Minke whales are very distinctive, but not seen very often in the Azores when compared with blue, fin and sei whales. There’s no mistaking them when you do come across them, though – the smart white stripes on the flippers of this North Atlantic subspecies are visible even through the dark waters of the Azores.

Thanks to shorter bodies (10-12m), their movements are swift – more like dolphins than the momentous motion of larger whales. Minke whales also share a dolphin-like curiosity, with a habit of edging up close to boats or swimmers to see what they’re up to. Experienced whale watching guides will know when to switch the boat engine off and the distance required to keep the minke unstressed.

Minke whales like to feed on krill and herring, using a distinctive feeding technique where they lunge at their prey from the depths, sometimes resulting in a dramatic breach for whale watchers nearby.

Although the population is generally considered stable, minke are one of the whale species conservationists are most concerned about due to it still being hunted by Iceland, Greenland, Norway and Japan for food and dubious “scientific research”.

Humpback whales

Status: threatened
When to see humpback whales in the Azores: May to June

Humpback whales love to leap above the ocean and sing melodious tunes below, making them one of the most easily identifiable – and most beloved – whales in the ocean. They’ve also got a unique look, with a bumpy head, unusually large fins up to 5m tall, and tails that they like to slap on the water like a thunderclap.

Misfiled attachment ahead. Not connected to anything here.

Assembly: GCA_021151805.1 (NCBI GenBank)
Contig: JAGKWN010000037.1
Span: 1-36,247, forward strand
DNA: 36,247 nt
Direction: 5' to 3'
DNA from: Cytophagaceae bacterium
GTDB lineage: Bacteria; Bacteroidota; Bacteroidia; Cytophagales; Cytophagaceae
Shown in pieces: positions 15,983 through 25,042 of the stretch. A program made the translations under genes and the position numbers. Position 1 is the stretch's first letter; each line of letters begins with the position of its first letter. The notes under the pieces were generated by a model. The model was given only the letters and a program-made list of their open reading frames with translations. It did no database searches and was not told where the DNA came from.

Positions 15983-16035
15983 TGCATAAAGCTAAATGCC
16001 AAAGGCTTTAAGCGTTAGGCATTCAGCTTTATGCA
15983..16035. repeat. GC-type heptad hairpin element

The markings and scars on the tail flukes of humpbacks are so distinctive that biologists can often identify individuals, especially as they appear so occasionally compared with other whale species in the Azores. Humpback whales are among the species worst hit by commercial whaling, with around 95 percent of the population killed worldwide.

There’s another reason to go whale watching with seasoned biologists and captains – humpbacks are one of the whales most susceptible to stress caused by boats getting too close for comfort. Our responsible whale watching trips will make sure things never get to that point, and that you enjoy your encounter from a respectful distance.

Humpback whales have one of the longest migrations of all animals, sometimes swinging by the Azores for a snack on their way from their breeding grounds in Cape Verde to their feeding grounds in Norway. Krill and crustaceans are their favourite foods. They sometimes use a unique group hunting method called bubble net feeding, where a group of whales use bubbles to herd fish into a small space so they can gulp them down in one fell swoop of their huge mouths.

Pilot whales

Status: not enough data
When to see pilot whales in the Azores: April to November (most common in June and July)

Pilot whales are on the smaller scale of whale species in the Azores – about 5-7m long, with large bulbous heads (“melons”) and dark grey-black colourings. They’re pretty much inseparable from their social groups, with females especially sticking with their maternal family for life, helping to care for new calves as a group. That means they’ve got some of the biggest pods in the world, ranging from 15-50 right up to 100 – and multiple pods get together in open ocean to socialise and mate.

Pilot whales also play well with others, often seen following behind (and even socialising with) groups of dolphins and appearing near sperm whales to sniff out their shared favourite snack: squid. They’re not so keen on boats, although have been known to come and take a look by poking their heads out of the water nose-first (“spyhopping”).

You’re most likely to see short-finned pilot whales in the Azores, although long-finned pilot whales do appear too. They’re almost indistinguishable, so only the most experienced guides will be able to tell the difference.

Bryde’s whales

Status: not enough data
When to see Bryde’s whales in the Azores: June and August